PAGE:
The goal of this proposal is to determine the function of an innate immunity regulator IL-1 receptor-associated kinase M (IRAK-M) during human rhinovirus (HRV) infection in the lung. HRVs are the most common viral infective agents in humans and the predominant cause of the common cold. Notably, HRVs are also the most common cause of exacerbations of several major respiratory diseases such as asthma. HRV primarily infects airway epithelium, but also affects lung macrophages. IRAK-M is critical to maintain tissue homeostasis, but excessive IRAK-M expression under diseased conditions likely predisposes patients to infections and disease exacerbations. We found increased IRAK-M in asthmatic airway epithelium and alveolar macrophages. Moreover, we discovered that Th2 cytokine IL-13 (a hallmark of allergic inflammation) increases IRAK-M. However, the role of IRAK-M in lung defense against HRV has not been explored. We found that baseline IRAK-M is pivotal in preventing excessive pro-inflammatory cytokine production upon HRV infection, but does not impair anti-viral responses. In contrast, IRAK-M up-regulation under a Th2 cytokine milieu enhances viral replication in part through autophagy. We hypothesize that IRAK-M up-regulation in allergic lungs (e.g., airway epithelial cells and alveolar macrophages) impairs anti-viral responses, predisposing the host to HRV infection and exacerbation of airway allergic inflammation.
Three aims are proposed.
Aim 1 will determine IRAK-M functions in normal lung defense against HRV infection. By using primary airway epithelial cells, macrophages, mouse bone marrow chimera models and conditional IRAK-M knockout mice, we will test if in normal lungs, IRAK-M prevents excessive inflammation during HRV infection, but does not impair the anti-viral mechanism.
Aim 2 will define how IRAK-M up-regulation in a Th2 cytokine milieu promotes airway HRV infection. We propose that IRAK-M up-regulation by IL-13 inhibits type I and III interferon production, thus promoting autophagy and viral replication. We will perform mechanistic studies in airway epithelial cells and macrophages to determine if IRAK-M-mediated interferon inhibition promotes HRV replication via autophagy.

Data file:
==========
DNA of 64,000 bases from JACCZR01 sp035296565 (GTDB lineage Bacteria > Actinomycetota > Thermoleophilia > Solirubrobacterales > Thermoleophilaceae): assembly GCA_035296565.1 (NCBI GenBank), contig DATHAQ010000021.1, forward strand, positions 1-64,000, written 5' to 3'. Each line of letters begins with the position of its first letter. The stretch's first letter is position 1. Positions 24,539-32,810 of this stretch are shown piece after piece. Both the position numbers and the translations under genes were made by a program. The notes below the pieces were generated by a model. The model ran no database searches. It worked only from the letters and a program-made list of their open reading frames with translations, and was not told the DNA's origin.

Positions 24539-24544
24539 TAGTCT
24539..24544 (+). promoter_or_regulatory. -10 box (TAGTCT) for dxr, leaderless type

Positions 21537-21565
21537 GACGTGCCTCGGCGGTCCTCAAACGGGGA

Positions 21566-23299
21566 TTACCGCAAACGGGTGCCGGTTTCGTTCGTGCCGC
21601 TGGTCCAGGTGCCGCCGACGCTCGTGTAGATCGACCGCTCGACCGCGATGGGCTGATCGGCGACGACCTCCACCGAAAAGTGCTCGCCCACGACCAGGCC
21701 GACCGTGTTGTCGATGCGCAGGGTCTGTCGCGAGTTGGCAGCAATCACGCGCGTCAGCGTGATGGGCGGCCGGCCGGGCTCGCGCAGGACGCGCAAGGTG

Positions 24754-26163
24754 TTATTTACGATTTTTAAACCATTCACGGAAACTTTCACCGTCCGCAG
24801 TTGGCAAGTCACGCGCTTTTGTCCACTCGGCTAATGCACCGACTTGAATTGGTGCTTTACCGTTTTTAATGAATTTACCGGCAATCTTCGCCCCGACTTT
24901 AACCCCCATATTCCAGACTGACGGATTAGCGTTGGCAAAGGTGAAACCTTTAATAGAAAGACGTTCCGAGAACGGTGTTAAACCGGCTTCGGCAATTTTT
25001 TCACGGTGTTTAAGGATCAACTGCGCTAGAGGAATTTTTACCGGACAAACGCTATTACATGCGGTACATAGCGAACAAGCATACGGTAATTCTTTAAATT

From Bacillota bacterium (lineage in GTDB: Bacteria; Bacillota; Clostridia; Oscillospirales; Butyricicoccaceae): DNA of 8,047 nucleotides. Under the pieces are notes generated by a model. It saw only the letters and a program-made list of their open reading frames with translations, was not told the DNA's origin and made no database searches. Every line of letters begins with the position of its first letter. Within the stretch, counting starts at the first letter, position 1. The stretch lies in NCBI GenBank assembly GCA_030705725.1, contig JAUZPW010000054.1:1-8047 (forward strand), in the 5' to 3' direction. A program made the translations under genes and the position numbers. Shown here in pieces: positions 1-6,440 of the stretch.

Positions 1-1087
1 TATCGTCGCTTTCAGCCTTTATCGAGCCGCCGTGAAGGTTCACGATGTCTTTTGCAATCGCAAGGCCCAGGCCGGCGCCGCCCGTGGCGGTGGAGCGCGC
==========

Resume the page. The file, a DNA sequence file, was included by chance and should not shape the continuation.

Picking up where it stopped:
Aim 3 will determine how HRV infection exaggerates airway allergic inflammation. We will test the hypothesis that IRAK-M/autophagy axis up-regulation in allergic lungs contributes to HRV-mediated exacerbation of airway allergic inflammation. We will define a critical role of IRAK-M/autophagy axis in HRV- mediated exaggeration of airway allergic inflammation in mice by targeting IRAK-M and autophagy. We then dissect the molecular mechanisms whereby IRAK-M/autophagy axis exaggerates airway allergic inflammation during HRV infection, which reciprocally up-regulates IRAK-M/autophagy axis. Defining the role of IRAK-M in HRV infection is likely to identify novel strategies for the prevention and treatment of acute asthma exacerbations, which afflict >18 million Americans, and cost >$28 billion/year.
Asthma affects about 18 million people in the United States (>6% of the US population) and 300 million people worldwide. Acute asthma exacerbations (AAEs) occur in mild to severe asthmatics of all ages, and pose the highest risk (i.e., death) to asthmatics and the greatest costs for asthma-related healthcare. Human rhinovirus (HRV) infection is the most common cause of AAEs. Our research findings focusing on the role of airway epithelial and macrophage IRAK-M will significantly advance our understanding of the molecular mechanisms responsible for excessive airway inflammation in asthmatics suffering from HRV infection. Our research work is expected to provide novel approaches to broadly and effectively preventing and treating various respiratory infections in lung diseases.
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